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In several places in our code, we notice that if running under debugger it'll show that there's an unhandled exception in the code, however if running outside the debugger it will just ignore the exception completely as if it were caught. We have an exception handler that pops up an error submit dialog that's hooked up to Application.ThreadException and AppDomain.CurrentDomain.UnhandledException And neither of those appear to be catching them either. We also log our exceptions and nothing appears in the log.

What are some possible reasons for this?

Edit: It seems that it isn't dependent on the type of exception throw, but rather where it is thrown. This was tested by just adding:

throw new Exception("Test Exception");

It'll show up under debugger but doesn't show up outside, so in our case it's not a ThreadAbortedException or anything that's dependent on it being a specific type of exception.

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Do you have a "catch all" exception handler such as: AppDomain.CurrentDomain.UnhandledException += OnDomainExceptionThrown; – Ricardo Villamil Jan 29 '09 at 14:07
yes, that's mentioned in the question – Davy8 Jan 29 '09 at 18:34
I've got this happening as well. I can get it to happen if I explicitly throw any sort of exception in my main form's Form_Load event handler. In the debugger, it says it's unhandled, without the debugger, it just swallows it and moves on. – Yoopergeek Sep 22 '09 at 17:53

Kind of a stretch here, but could it be that you just have set your debugger to break when an exception is thrown, and not only for the unhandled ones?

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Are you using .Net 1.0/1.1? There was a huge change in behaviour in the transition from 1.1 to 2.0. Before then exceptions raised on threads you created or ThreadPool threads would be swallowed silently by the frameworok and the thread would exit. Thankfully this behaviour has now been fixed.

From MSDN:

Change from Previous Versions

The most significant change pertains to managed threads. In the .NET Framework versions 1.0 and 1.1, the common language runtime provides a backstop for unhandled exceptions in the following situations:

  • There is no such thing as an unhandled exception on a thread pool thread. When a task throws an exception that it does not handle, the runtime prints the exception stack trace to the console and then returns the thread to the thread pool.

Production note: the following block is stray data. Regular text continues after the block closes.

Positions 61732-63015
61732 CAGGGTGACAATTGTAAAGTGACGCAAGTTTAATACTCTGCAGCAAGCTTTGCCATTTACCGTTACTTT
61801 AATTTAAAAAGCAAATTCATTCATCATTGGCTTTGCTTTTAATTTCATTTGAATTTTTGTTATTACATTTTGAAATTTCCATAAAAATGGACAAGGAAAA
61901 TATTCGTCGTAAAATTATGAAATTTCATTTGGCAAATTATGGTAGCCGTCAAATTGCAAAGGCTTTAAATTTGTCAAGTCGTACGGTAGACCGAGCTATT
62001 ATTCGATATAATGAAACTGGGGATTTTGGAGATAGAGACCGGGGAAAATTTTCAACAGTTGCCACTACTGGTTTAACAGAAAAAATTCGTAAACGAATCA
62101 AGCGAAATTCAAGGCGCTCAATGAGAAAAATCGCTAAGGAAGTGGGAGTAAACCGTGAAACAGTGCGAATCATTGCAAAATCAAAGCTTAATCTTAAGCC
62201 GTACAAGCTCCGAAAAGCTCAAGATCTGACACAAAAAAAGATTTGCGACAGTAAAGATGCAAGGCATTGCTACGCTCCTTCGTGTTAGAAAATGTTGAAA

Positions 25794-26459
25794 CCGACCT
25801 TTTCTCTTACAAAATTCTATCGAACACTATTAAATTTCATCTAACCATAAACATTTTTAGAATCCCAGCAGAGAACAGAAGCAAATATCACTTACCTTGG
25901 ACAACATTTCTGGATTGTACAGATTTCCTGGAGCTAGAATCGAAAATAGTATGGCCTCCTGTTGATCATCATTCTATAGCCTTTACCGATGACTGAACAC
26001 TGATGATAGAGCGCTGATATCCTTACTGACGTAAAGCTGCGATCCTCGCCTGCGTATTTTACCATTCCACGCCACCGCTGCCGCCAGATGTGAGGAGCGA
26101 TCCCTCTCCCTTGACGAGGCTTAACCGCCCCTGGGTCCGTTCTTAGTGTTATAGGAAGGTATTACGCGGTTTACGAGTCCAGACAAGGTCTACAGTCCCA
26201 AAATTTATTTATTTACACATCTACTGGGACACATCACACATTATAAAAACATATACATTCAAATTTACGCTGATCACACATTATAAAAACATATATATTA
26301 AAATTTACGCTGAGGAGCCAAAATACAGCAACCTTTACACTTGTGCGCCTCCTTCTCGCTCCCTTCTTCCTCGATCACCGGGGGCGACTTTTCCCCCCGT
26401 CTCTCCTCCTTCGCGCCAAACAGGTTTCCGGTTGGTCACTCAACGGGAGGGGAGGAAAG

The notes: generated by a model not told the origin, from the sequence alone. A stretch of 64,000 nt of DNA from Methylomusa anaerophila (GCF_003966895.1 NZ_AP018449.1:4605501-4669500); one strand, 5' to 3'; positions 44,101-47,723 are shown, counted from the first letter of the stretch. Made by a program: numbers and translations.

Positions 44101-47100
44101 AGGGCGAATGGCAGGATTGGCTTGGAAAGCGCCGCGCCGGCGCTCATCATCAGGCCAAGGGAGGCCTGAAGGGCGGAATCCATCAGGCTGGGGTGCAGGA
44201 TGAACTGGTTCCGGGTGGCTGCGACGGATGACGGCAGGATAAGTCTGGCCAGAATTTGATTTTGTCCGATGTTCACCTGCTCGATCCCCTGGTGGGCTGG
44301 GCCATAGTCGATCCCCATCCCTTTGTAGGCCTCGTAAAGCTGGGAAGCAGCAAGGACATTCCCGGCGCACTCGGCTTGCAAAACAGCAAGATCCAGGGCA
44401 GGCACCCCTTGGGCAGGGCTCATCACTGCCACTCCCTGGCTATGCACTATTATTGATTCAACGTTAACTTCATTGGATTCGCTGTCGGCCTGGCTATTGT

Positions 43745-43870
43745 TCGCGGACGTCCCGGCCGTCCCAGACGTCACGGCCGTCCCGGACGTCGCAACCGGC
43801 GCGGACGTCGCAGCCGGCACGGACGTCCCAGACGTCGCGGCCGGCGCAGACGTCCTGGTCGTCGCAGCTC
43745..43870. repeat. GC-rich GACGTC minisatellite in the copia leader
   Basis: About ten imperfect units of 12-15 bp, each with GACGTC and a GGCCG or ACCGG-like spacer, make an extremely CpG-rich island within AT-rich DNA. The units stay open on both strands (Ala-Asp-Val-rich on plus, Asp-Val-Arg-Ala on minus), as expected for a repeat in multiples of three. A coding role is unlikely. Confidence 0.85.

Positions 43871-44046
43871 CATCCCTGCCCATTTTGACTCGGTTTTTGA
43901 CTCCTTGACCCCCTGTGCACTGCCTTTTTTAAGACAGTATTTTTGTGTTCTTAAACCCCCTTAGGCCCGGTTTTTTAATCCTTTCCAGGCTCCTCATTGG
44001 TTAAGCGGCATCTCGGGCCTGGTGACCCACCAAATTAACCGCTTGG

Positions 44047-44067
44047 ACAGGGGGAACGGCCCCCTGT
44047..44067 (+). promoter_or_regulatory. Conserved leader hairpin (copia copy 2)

• There is no such thing as an unhandled exception on a thread created with the Start method of the Thread class. When code running on such a thread throws an exception that it does not handle, the runtime prints the exception stack trace to the console and then gracefully terminates the thread.

  • There is no such thing as an unhandled exception on the finalizer thread. When a finalizer throws an exception that it does not handle, the runtime prints the exception stack trace to the console and then allows the finalizer thread to resume running finalizers.

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Yeah, I read about that, but no, we're using .NET 3.5 – Davy8 Jan 28 '09 at 22:49
up vote 1 down vote accepted

Found one place where this could occur is if there's an exception in the UnhandledException event handler. An easy way to see this is this: In the Form.Load event handler throw any old exception. In the Application.ThreadException event put something similar to the following:

static void Application_ThreadException(object sender, System.Threading.ThreadExceptionEventArgs e)
     string b = null;
     int i = b.Length;

Under debugger it'll show your exception was unhandled by user code, and then after that it'll show a null reference exception in the ThreadException handler, but if you run it outside the debugger it'll just swallow the exception like it was handled.

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If you're able to catch it in the debugger, can you see what type of exception it is? And the full stack trace? – Ricardo Villamil Jan 29 '09 at 14:05
Yes, I can, but we have an error submit dialog for when our end users find bugs that we didn't, in which case only being able to catch them under debugger doesn't help. – Davy8 Jan 29 '09 at 18:33

Your code is invoked from the framework.

Sometimes, the framework wraps its calls in an exception handler.

So, if there's an exception in your code, it may be (if there's an exception handler there in the framework) caught and ignored by the framework.

Maybe the debugger shows it as "unhandled" because, although there's a handler in the framework, there's no handler in your code? Or, because there's something strange about the handler in the framework, for example that it's an unmanaged, structured exception handler?

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If you try to modify the properties of a Windows Form control from a different thread the control was created in, you get an InvalidOperationException if there is a debugger attached, but it gets silently ignored otherwise.

More info on the issue can be found here:

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There are some special exceptions that don't get bubbled up or caught, it sounds like you're dealing with one of them: see ThreadAbortException

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